There may be part of a future book on this, but for now I have just come from returning to the dear old University Library some of the reference materials for my first ones. Unlike a lot of people, I love Durham, the population of which doubles during the undergraduate terms, both as a lively little city for the half of the year when it is full of students, and as a blissfully quiet one for the other half. It no longer matters which half in order for, as the online directory describes me, "Academic/Management staff" to secure access to a university computer, such as that at which I am writing this, before toddling off home. I have finally even wired up (yes, my contemporaries, it is still that) to feed into my Hotmail account, in anticipation of rather more people's use of it in the coming months. And what a thing it is to be able to take out up to forty books at a time, and to keep them for six months.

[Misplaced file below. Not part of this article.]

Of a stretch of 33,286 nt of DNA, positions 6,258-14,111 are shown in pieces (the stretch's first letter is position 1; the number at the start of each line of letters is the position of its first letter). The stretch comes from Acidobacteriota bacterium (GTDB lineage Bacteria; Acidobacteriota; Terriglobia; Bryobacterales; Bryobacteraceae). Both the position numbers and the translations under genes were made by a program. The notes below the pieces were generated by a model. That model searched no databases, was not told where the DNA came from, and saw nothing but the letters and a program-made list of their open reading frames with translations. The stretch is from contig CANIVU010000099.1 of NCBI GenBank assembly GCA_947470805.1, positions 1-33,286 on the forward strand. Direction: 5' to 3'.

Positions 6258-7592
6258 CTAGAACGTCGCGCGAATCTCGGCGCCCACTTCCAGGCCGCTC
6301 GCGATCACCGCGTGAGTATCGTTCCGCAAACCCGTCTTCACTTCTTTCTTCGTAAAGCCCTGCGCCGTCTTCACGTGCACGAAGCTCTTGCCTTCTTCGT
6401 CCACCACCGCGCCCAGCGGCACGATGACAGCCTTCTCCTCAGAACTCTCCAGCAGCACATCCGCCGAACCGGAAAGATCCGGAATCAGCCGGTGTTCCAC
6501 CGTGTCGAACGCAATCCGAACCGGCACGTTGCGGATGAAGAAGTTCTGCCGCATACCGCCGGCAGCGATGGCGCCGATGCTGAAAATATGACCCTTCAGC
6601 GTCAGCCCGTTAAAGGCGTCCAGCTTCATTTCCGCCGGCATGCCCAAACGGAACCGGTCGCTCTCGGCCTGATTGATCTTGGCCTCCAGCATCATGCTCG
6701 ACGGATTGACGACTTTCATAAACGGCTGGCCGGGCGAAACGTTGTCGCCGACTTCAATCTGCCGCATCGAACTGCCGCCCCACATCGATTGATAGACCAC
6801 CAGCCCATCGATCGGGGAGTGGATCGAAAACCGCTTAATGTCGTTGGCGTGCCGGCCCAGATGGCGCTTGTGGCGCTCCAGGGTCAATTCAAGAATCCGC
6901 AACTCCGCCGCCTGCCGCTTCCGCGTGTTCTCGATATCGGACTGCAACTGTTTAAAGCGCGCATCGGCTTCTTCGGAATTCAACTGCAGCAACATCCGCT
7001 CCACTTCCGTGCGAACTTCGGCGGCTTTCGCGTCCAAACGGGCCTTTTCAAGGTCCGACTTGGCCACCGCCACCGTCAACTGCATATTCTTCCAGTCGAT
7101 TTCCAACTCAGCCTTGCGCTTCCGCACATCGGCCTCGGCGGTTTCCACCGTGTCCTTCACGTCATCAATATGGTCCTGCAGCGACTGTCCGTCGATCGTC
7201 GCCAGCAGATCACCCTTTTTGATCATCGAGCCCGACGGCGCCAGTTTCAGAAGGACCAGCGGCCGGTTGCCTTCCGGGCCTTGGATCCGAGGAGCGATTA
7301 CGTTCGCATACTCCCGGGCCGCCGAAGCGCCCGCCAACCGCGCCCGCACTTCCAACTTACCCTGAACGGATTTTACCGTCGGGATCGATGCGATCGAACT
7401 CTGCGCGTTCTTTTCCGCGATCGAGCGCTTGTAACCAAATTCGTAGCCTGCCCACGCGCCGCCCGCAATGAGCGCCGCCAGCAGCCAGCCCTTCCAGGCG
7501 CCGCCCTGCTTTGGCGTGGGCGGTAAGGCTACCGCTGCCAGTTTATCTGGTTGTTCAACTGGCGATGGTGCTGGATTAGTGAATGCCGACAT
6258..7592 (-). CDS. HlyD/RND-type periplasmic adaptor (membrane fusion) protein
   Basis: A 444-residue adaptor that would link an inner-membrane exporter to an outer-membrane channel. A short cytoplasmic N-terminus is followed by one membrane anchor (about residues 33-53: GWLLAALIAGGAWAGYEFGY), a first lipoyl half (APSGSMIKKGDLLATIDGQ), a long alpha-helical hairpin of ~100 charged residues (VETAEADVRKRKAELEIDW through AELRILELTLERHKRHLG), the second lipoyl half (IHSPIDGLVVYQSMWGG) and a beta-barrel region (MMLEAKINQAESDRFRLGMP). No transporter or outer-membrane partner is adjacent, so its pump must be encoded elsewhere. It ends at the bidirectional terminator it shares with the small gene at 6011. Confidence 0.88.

Anyway, expect light, if any, blogging, including moderation, until Sunday evening at the latest. My tenth anniversary graduation dinner in my original college is tomorrow.


  1. Your penultimate paragraph appears to be boasting that you have access to University facilities. Why? Is this a new experience for you? It's very exciting at first, but you do get used to it, I assure you.

  2. Boasting about Durham, if anything. Meeting up with some old friends, some of whom had not been here for 10 years and have to make do with London or some such placem, reminded me of just how lucky I am still to be so near at hand. Their other halfs, even the one who went to Oxford, were quite in awe of Durham. Rightly so.

  3. Sir Pop, it's because Lindsay is still hurting from being sacked by Damian Thompson for faking his CV. He claimed to be a college turot but this turned out to be just a voluntary post to befriend freshers, so Damian sacked him on the spot.

  4. Well OK, but wonderful as Durham doubtless is, it's not made more wonderful by the fact that it gives you access to a computer, or a library. That's quite common in universities, I believe.

  5. I'm not, I didn't, I don't know what a "turot" is, and if you mean a tutor, then it is not at all as you describe, and I'd want the several years of tax and NI paid on it to be returned if it were. Do I need to go on?